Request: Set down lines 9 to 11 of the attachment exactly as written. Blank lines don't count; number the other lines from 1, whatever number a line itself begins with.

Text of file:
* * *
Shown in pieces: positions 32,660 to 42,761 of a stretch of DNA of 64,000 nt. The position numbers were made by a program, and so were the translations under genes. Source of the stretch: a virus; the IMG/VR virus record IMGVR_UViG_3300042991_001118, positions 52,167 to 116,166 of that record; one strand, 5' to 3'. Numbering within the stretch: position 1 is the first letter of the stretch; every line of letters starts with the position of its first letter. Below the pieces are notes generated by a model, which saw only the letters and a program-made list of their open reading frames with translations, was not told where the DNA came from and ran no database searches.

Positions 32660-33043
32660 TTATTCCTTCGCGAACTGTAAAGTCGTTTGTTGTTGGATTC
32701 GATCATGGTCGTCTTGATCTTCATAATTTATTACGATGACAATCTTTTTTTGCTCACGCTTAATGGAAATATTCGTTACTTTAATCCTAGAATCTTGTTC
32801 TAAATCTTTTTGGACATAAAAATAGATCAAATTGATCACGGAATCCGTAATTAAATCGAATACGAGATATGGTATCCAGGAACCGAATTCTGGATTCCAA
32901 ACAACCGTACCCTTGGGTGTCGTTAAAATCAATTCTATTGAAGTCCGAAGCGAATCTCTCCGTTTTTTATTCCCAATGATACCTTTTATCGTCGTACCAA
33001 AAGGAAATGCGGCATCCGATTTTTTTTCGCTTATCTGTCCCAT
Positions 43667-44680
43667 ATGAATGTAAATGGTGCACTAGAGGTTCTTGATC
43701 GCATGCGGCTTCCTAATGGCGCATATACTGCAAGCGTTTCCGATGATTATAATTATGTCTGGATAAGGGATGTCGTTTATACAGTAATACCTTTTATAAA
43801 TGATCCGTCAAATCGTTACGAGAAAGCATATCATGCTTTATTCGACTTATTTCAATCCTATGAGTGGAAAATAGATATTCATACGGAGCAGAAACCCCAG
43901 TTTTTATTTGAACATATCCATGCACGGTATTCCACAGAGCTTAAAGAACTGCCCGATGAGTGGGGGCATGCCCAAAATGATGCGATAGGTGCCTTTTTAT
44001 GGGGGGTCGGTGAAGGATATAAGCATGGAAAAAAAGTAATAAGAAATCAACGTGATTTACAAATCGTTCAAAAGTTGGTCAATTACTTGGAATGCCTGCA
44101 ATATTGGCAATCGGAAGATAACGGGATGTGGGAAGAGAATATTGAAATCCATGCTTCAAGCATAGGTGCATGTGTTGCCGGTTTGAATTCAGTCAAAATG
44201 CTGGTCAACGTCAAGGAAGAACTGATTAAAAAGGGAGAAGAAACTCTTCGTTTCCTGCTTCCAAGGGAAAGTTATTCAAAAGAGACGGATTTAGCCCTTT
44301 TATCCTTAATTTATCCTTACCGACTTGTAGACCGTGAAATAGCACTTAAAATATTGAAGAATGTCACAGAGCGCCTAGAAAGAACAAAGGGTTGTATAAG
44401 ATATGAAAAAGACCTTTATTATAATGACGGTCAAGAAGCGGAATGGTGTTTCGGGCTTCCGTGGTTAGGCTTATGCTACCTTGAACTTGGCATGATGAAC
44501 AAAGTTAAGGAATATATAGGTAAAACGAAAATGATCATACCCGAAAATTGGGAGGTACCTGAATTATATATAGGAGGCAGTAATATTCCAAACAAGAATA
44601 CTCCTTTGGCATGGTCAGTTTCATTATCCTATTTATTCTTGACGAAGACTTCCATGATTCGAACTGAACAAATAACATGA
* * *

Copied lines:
43667 ATGAATGTAAATGGTGCACTAGAGGTTCTTGATC
43701 GCATGCGGCTTCCTAATGGCGCATATACTGCAAGCGTTTCCGATGATTATAATTATGTCTGGATAAGGGATGTCGTTTATACAGTAATACCTTTTATAAA
43801 TGATCCGTCAAATCGTTACGAGAAAGCATATCATGCTTTATTCGACTTATTTCAATCCTATGAGTGGAAAATAGATATTCATACGGAGCAGAAACCCCAG